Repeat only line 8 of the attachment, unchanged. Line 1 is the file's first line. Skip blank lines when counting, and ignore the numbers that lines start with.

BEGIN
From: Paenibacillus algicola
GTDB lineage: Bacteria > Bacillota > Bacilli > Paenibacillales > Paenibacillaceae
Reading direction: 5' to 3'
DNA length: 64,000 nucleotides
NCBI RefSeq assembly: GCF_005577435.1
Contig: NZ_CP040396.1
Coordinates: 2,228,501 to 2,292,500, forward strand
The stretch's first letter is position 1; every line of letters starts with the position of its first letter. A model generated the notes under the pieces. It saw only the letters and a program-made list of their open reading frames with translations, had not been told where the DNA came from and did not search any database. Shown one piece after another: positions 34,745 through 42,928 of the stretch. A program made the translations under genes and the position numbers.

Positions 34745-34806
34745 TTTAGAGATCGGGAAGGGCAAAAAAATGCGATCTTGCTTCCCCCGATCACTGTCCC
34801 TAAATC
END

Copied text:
The stretch's first letter is position 1; every line of letters starts with the position of its first letter. A model generated the notes under the pieces. It saw only the letters and a program-made list of their open reading frames with translations, had not been told where the DNA came from and did not search any database. Shown one piece after another: positions 34,745 through 42,928 of the stretch. A program made the translations under genes and the position numbers.